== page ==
A sustained high temperature, may be caused by sepsis eg. in appendix, a tooth, tonsils, uterus etc. or to TB, liver disease or cancer.
Wide fluctuations above the norm. May be caused by blood poisoning, sepsis, typhoid, empyema, malaria.
An exaggeration of the above, due to more severe forms of the same causes.
Repeated slightly raised temperature with periods of normality. This is characteristic of children during times of emotional or psychological stress. Usually there are no other physical symptoms.
A fever may be ‘wet’ or ‘dry’. Generally speaking a dry fever is more worrisome because if there is no sweating then the body just keeps getting hotter and hotter and can more easily reach critical temperatures than if there is sweating which actually cools the body as it evaporates. If a person is suffering from a dry fever, or a lingering wet fever which is not quite hot enough to burn off the invading organisms, then you can encourage the process with a sweat bath. This is the modern equivalent of the Native sweat lodge. It can actually be done effectively in a sauna but if you don’t have access to one then you can also do it at home.
- Prepare a deep hot bath 102 – 1040 F., a basin of ice water, and a bottle of room temperature drinking water.
- Submerge yourself in the bath for as long as you can tolerate it. Keep as much as possible of your body under the water and be sure to keep the water temperature high.
- Wring out a washcloth in the cold water and apply it over the forehead. Repeat frequently. This will help you avoid a headache and tolerate the bath for longer.
- Drink the room temperature water as often as needed.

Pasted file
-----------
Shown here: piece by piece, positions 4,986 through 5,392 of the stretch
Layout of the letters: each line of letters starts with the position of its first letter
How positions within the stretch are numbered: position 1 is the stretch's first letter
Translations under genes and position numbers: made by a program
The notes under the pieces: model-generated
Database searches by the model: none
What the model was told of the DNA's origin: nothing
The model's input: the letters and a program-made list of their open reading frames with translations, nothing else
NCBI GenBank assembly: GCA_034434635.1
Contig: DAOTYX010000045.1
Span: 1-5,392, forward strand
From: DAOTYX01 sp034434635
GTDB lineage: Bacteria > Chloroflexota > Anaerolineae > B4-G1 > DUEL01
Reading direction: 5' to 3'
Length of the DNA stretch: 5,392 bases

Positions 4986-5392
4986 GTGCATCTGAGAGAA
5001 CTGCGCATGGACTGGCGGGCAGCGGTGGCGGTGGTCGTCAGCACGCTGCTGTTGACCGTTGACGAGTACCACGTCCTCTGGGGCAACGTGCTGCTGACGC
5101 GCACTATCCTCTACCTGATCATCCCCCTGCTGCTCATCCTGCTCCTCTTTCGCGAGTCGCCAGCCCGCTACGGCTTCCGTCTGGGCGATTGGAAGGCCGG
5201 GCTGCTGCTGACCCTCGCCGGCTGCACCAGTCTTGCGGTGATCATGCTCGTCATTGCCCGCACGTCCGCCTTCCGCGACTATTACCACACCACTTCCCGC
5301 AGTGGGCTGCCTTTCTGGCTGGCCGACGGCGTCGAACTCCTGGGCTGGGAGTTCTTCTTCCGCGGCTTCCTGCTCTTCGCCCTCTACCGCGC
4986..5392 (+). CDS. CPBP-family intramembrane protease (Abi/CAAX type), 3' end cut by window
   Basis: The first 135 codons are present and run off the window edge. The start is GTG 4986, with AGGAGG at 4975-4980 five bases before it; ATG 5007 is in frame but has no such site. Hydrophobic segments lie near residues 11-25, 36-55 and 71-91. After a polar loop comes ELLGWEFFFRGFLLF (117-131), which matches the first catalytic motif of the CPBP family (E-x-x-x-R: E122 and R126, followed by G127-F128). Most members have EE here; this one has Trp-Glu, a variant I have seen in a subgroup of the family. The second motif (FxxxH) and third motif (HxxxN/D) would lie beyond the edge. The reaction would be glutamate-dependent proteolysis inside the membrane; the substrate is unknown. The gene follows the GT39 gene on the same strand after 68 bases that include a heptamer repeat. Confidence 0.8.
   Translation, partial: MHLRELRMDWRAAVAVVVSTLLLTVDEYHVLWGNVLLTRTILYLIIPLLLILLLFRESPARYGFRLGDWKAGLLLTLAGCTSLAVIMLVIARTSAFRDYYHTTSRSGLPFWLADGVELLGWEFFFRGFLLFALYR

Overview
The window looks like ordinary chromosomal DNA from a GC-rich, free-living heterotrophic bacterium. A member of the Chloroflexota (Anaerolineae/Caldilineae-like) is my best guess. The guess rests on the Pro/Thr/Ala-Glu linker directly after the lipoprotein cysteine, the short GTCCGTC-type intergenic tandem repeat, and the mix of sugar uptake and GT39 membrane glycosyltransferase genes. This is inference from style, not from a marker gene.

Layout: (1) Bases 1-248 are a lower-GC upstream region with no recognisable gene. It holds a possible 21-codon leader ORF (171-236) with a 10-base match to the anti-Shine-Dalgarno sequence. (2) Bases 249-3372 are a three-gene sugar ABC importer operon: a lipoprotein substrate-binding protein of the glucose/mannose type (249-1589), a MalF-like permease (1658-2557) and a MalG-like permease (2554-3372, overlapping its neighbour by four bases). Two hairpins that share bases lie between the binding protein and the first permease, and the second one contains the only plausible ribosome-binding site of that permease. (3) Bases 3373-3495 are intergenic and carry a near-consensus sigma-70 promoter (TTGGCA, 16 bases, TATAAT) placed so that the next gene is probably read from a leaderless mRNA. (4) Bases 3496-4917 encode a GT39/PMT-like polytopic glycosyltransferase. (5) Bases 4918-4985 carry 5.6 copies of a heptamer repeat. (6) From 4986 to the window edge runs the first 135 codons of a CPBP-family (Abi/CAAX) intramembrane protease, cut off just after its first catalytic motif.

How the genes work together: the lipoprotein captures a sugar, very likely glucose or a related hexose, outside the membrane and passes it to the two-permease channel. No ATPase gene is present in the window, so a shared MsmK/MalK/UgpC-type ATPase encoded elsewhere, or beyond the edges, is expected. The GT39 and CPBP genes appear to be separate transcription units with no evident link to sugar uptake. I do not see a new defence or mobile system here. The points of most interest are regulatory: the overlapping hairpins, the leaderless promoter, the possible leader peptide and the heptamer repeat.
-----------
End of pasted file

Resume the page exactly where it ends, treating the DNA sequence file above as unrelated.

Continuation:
- When you get out of the bath rinse off with cool water, wrap up warmly and go to bed.
- Do not do this treatment if you have high or very low blood pressure.
- It is best to do this when there is someone else in the house and not to lock the bathroom door, just in case you get too dizzy or even pass out.
- Do not stand up quickly from the bath. Stand up slowly and keep your head down until any dizziness wears off. If you feel nauseated during the treatment then add 50% Gatorade to your drinking water.
Watch for signs of hyperventilation – numbness and tingling around the mouth or in the hands and feet. If necessary reduce the bath temperature, breathe from the abdomen not the chest, or breathe into a paper bag until the tingling passes.
General treatment of fevers indicates a need for reduced food intake and avoidance of all heavy proteins (meat and dairy) as well as all refined carbohydrates and fried foods. Plenty of fluids are required and juice fasting may be beneficial.
Pyrexia of Unknown Origin (PUO)
This refers to an elevated temperature of > 38.30C for longer than 2 weeks whe the primary cause has not been identified. As well as the fever, it usually presents with malaise and lethargy, loss of appetite and weight loss and the signs and symptoms of the underlying unidentified cause.
In children about 50% of cases are found to be due to viral or bacterial infection (eg. endocarditis or infectious mononucleosis). Another 20% are due to collagen inflammations such as arthritis or inflammatory bowel disease. Neoplasms (cancers) account for another 10% and the remaining 20% are due to miscellaneous causes or are never actually identified.
In adults collagen disease and neoplasms account for most cases, while about 10% are never identified